12 April 2007

8 p.m.
The crowds, though still sizeable, are diminishing. The speakers and traditional singers have left. The stage, though empty of people, is filled by with the sound of the P.A. system pounding out techno-thumpo dance music, a musical genre that appears to be almost universal. I wonder what the older people from the villages make of it.

The demographic profile of the crowd now is almost exclusively ethnic Kyrgyz men and there are many more drunken men than earlier in the day. The number of females, who seldom walk alone, is down dramatically from the morning and afternoon and there are only a very few faces that appear to be ethnic Russian or Western. Perhaps the only reason I don’t stand out more is because I am wearing long pants instead of the shorts I had on in the daytime.

Two AUCA students I pass a few blocks from the square caution me to be careful. Many of the locals and other Central Asians I have met seem to go out of their way to express their concern for the safety of “foreigners” like me. The violence and looting that marked the so-called Tulip Revolution, which was more accurately a coup d’tat by dissident political insiders than a revolution, appears to have embarrassed many Kyrgyz nationals.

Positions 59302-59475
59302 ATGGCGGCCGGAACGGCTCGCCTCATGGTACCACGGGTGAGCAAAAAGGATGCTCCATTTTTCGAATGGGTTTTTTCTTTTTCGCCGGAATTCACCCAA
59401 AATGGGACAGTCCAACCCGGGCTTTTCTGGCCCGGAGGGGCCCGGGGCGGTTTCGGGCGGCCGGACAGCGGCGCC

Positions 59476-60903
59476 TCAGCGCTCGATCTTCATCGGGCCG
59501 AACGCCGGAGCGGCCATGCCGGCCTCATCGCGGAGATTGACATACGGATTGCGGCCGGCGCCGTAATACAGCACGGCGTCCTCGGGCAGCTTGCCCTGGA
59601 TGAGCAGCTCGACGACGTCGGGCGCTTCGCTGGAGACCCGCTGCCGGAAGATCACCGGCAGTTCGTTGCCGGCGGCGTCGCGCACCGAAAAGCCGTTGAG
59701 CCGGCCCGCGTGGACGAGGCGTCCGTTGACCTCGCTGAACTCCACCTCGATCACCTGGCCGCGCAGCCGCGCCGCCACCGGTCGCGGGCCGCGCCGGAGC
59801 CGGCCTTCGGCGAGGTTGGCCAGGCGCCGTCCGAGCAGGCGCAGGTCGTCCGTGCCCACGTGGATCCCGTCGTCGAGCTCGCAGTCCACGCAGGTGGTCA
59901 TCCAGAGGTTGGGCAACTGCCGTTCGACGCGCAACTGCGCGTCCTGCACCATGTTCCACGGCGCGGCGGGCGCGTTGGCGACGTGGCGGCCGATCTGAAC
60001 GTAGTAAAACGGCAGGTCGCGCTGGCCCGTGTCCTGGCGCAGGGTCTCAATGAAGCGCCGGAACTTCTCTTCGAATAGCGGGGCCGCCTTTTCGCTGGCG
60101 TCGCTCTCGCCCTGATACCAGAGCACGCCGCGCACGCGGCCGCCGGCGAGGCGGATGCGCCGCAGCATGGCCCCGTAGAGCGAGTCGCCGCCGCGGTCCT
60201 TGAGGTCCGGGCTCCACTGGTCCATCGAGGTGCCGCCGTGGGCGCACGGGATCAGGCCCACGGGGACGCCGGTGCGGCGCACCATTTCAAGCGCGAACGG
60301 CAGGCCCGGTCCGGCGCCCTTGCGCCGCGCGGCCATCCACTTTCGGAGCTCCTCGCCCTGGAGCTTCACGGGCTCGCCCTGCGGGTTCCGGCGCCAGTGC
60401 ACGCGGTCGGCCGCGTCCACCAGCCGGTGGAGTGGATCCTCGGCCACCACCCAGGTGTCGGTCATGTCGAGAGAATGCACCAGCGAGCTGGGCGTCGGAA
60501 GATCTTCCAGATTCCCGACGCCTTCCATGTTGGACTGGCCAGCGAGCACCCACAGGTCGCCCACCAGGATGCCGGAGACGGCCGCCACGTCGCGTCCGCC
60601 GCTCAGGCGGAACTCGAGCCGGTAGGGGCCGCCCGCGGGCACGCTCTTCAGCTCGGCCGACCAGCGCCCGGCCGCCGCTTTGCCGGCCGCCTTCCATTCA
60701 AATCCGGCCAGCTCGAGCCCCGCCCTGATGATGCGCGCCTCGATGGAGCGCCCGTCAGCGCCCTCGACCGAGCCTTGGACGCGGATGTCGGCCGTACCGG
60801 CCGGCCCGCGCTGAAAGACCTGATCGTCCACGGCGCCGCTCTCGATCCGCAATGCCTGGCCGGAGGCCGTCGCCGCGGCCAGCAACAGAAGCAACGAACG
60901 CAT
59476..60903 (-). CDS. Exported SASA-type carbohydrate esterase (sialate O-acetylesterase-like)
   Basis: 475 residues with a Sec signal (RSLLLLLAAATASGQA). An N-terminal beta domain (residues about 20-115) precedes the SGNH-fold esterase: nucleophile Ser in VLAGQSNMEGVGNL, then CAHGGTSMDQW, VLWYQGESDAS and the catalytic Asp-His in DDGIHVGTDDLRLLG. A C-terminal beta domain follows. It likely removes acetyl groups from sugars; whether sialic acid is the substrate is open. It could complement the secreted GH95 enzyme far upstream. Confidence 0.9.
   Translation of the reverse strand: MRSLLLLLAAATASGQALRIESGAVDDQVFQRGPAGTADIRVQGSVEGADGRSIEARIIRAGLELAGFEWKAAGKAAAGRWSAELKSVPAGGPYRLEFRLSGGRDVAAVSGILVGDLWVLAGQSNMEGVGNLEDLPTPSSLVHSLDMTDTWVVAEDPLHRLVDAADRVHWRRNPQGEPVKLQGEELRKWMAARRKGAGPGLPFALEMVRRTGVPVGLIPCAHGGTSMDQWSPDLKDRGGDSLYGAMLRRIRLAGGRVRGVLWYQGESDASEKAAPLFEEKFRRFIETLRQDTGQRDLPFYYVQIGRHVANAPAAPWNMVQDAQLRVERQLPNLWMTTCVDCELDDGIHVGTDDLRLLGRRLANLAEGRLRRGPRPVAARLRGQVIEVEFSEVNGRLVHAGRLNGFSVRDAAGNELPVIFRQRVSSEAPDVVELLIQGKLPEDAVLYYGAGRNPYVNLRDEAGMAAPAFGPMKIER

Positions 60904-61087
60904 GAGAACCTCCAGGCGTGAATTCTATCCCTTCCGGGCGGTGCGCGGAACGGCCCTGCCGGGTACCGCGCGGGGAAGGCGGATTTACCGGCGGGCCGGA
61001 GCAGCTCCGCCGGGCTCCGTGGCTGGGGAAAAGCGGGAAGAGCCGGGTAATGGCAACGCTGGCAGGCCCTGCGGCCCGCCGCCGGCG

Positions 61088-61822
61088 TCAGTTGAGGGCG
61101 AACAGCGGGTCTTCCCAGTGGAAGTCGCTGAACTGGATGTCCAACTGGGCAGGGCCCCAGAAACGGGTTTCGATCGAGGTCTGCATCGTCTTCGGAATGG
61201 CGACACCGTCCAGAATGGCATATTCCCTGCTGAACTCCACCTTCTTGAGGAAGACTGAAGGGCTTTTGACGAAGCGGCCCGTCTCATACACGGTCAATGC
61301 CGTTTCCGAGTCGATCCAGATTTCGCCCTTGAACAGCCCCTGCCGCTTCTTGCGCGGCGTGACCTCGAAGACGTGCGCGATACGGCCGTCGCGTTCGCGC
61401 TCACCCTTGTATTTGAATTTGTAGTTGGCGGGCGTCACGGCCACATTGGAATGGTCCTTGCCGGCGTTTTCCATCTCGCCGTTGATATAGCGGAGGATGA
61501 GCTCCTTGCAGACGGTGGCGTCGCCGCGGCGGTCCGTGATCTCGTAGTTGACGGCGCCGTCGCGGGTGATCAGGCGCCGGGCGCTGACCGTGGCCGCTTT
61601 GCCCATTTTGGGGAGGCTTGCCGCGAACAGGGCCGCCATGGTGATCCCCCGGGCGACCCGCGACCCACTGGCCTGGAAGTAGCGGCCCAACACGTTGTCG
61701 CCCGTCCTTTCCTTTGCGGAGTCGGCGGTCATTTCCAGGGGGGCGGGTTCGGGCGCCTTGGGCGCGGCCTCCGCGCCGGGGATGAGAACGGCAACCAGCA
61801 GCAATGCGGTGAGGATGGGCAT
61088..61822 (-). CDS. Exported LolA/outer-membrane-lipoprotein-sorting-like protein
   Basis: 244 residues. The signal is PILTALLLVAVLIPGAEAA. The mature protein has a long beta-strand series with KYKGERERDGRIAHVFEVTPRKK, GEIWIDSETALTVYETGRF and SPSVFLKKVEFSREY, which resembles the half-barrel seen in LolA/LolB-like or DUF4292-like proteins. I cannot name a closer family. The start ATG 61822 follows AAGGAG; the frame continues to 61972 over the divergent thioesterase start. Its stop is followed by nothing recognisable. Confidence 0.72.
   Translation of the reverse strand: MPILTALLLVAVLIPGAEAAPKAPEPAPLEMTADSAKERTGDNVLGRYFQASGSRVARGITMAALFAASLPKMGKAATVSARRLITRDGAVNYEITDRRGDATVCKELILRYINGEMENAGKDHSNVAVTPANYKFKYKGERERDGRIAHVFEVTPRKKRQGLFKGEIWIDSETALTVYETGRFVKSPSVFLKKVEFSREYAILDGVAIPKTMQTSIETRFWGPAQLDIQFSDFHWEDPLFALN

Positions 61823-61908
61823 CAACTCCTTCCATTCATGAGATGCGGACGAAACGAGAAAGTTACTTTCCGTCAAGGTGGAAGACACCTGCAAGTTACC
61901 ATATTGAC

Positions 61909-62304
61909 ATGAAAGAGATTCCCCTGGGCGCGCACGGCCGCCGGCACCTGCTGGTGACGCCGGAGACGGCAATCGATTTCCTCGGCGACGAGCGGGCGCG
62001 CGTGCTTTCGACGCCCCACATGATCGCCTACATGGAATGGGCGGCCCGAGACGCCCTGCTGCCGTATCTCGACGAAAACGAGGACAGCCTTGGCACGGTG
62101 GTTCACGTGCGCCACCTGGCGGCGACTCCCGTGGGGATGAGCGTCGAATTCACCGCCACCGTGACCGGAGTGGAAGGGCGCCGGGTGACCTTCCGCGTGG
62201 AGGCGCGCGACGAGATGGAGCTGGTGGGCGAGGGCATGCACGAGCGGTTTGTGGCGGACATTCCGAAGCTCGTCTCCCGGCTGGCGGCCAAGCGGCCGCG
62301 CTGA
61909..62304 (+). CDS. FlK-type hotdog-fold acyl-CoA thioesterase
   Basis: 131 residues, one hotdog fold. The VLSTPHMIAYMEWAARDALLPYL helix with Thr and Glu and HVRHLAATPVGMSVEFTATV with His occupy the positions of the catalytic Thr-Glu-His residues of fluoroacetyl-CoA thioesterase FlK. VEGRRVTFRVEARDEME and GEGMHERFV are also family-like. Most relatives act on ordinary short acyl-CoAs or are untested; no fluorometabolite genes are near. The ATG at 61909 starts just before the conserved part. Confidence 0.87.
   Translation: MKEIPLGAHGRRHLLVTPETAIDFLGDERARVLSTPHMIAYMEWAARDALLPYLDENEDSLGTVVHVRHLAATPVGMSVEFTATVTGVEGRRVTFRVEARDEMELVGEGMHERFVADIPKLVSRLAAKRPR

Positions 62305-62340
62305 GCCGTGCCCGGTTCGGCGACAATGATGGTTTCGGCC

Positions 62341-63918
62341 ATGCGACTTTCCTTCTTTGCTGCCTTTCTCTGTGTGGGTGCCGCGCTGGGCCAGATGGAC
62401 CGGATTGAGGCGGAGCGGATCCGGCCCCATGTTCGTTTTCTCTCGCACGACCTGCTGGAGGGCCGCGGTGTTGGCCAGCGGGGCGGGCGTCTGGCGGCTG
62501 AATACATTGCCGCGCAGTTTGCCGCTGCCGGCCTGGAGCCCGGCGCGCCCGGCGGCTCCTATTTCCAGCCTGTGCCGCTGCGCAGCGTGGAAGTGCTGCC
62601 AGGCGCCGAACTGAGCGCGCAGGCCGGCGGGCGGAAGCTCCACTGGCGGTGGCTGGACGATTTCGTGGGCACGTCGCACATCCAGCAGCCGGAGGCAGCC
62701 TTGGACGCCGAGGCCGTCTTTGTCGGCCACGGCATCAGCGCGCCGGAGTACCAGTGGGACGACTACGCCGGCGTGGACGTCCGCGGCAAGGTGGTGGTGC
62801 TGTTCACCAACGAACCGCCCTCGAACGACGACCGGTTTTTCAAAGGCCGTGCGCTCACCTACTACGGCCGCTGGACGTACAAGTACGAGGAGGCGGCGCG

There is a pervasive belief among the students here that mirrors one held by many Americans of all ages that democratic change is accomplished as a result of learned men sitting around table hammering out a peaceful plan. In both sides of the world, they fail to remember that an expansion of democratic liberties is almost always seen as a threat by the dominant order, which resists it tooth and nail. Those who stand to benefit from democratic advances or the expansions of freedom typically achieve them only after enormous sacrifice. The powerful seldom give anything up without being forced to in response to social pressure from below. Furthermore, the model of the learned men politically negotiating reinforces the extremely anti-democratic idea that only our social betters are capable of ruling, a belief that virtually guarantees that these gentlemen’s agreements will primary serve their self-interests and not those of the larger public.

No comments:

Post a Comment